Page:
Two weeks ago, I found myself in our local high school talking to a very attentive and well-mannered grade ten English class about Boo Radley. If that name sounds vaguely familiar, it is because Boo is a character from Lee Harper’s 1960 novel, To Kill a Mockingbird.
My students meet Boo early on in the story when three children, Scout, Jem and Dill, become curious to learn more about a mysterious recluse living unseen and unknown inside his shuttered old house in Maycomb, Alabama.
Boo is the “other,” a troubled man who lives isolated from his neighbours, exiled from community relationships or connection. This absence of contact is fertile soil in which will grow the town’s gossip and fuel wild rumours. Pre-judging becomes possible and almost inevitable when there are no bridges, but only fences. The townsfolk don’t know Boo, so they can label him as not one of their own—and Boo becomes the “other.”
As the plot develops, my students learn that Maycomb’s Black population is also set apart from the white community. To Kill a Mockingbird is a Depression-era story set in the segregationist Deep South. With little contact between races, the town’s African-American community becomes the “other.”
I was invited to the classroom to share my experiences as a civil rights worker in Mississippi during the mid sixties. My presentation was designed to make the segregated South more “real” for the students. They would better understand the mortal danger faced by the story’s Tom Robinson, a “negro” (sic) falsely accused of sexual assault on a white teenager.
I have been thinking of the “other” these turbulent days. The race for the American Presidency has bitterly pitted Democrats against Republicans, supporters of Sanders against Biden loyalists. There are many talking points but few listening ears. In our own major cities, the “other” now might be Asian-Canadians who are presumed to be carrying the Coronavirus simply because of their ethnicity. In Iraq, Sunnis and Shi’i Muslims each struggle for dominance. Palestinians and Israelis can find no common ground, only seeing the “other.”
Closer to home, we find groups in favour of a gas pipeline through BC’s mountains and those opposed; many supportive of teachers striking across Ontario and others against these actions. Once the opposite side becomes the estranged “other,” there can be little room for common ground on which to stand and build together. Refugees coming to our shores have typically been seen as the unwelcome “other.” My own Scots-Irish ancestors arrived in 1847 and were promptly labelled as “dirty Irish” boat people.
Admittedly, tribalism is encoded into our DNA. In a provocative article in the journal, Foreign Affairs (March/April, 2019) Robert Sapolski writes:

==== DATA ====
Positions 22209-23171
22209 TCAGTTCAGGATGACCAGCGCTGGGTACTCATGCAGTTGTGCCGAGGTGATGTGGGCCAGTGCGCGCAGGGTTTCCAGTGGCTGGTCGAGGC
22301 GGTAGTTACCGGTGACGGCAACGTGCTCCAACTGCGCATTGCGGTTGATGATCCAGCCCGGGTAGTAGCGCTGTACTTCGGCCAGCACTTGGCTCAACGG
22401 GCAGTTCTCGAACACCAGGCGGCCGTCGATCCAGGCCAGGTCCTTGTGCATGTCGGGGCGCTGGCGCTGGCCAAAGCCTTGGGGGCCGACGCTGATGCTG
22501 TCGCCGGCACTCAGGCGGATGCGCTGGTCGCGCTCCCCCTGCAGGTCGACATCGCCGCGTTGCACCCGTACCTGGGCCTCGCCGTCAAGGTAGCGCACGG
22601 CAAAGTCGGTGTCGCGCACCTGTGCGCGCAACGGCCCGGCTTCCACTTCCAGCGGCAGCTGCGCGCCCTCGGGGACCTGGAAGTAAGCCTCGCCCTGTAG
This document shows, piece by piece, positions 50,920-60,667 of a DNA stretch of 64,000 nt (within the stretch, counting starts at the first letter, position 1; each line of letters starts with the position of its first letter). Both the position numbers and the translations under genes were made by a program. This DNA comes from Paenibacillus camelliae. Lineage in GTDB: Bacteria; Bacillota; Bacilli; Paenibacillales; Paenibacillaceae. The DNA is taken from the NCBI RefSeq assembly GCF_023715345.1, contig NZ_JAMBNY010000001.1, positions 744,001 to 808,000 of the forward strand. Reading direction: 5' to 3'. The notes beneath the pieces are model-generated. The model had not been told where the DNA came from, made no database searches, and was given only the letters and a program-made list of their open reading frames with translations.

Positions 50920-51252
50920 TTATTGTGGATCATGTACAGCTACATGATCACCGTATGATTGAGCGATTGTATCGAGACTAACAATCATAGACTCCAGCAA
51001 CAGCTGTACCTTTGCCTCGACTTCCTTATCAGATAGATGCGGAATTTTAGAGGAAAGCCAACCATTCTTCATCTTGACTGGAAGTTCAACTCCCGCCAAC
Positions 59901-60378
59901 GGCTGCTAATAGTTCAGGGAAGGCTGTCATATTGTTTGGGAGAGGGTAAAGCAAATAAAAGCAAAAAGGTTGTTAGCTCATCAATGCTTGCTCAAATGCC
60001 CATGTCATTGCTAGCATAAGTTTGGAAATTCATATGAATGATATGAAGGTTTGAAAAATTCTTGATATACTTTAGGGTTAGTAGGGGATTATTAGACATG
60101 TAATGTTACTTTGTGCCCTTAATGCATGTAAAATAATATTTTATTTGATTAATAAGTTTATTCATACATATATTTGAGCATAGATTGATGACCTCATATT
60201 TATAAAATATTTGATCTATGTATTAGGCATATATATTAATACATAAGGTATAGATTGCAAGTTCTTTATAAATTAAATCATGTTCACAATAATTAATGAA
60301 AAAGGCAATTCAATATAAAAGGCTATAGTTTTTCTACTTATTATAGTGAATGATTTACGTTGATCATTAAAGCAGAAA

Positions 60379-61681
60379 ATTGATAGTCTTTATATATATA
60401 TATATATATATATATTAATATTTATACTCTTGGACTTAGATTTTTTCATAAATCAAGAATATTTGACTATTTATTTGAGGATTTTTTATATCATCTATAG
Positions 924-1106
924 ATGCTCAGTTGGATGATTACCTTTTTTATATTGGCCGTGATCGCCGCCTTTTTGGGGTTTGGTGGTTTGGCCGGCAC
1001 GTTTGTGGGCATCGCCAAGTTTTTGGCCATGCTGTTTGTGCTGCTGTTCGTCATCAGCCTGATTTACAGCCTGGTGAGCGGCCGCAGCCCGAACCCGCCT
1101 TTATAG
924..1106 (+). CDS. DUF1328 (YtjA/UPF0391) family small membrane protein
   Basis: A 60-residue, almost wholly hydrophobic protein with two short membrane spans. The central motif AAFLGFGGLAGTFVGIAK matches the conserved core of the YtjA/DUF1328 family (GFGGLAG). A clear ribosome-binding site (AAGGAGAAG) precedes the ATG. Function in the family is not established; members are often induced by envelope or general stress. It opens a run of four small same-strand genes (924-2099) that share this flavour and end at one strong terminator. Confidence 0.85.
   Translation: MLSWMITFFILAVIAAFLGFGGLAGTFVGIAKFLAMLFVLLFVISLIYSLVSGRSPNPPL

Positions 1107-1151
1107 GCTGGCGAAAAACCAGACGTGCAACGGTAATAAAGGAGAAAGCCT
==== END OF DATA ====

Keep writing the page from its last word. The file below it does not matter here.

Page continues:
“Our brains distinguish between in-group members and outsiders in a fraction of a second, and they encourage us to be kind to the former but hostile to the latter.”
Reassuringly, he concludes his article by asserting that humans are not bound by these biological tendencies as understandable as they are.
Instead of promoting jingoism and xenophobia, leaders should appeal to people’s innate in-group tendencies in ways that incentivize co-operation, accountability and care for one’s fellow humans.
This week, one can find evidence that this movement is happening, step by step. March 8th is International Women’s Day, where women around the world are setting aside what could divide them and celebrating what they hold in common. On March 6th, Christians in over 170 countries gathered in collective prayer for justice as part of the World Day of Prayer. And on February 26th, thousands of high school students donned pink shirts as a gesture of support and solidarity against bullying.
Historically, women in the workplace have too often been seen as the “other.” Read biographies of those females who were the first to push through barriers in engineering, politics, law and medicine. A tragic chapter in church history recorded centuries of strife between Catholic and Protestant beliefs, between conservative and liberal theology—labeling one another as the “other.” A grade nine boy in Nova Scotia, who, in 2007, was mercilessly bullied because he wore a pink shirt to school. Once, he was the “other” but then became the impetus for Pink Shirt Day across Canada.
Once barriers are removed and bridges built, the “other” is no longer the unknown stranger to be feared or ignored or bullied, but becomes simply one of us. Pre-judging or prejudice can be replaced by knowledge and acceptance. I believe those attentive high school students will be part of the generation that makes it happen.
As scary as the current threat of the corona virus may be, there is a positive truth to be discovered. With over 100,000 cases worldwide, there soon may be a time when we recognize there is no longer the “other” in our world. May humanity put aside virulent tribalism and be joined together against this new common enemy.
CORRECTION: In my last column, a decimal point got lost when I noted a statistic about family life in Canada. According to 2017 Stats Canada, the percentage of marriages which are same-sex is O.9 %, not 9%.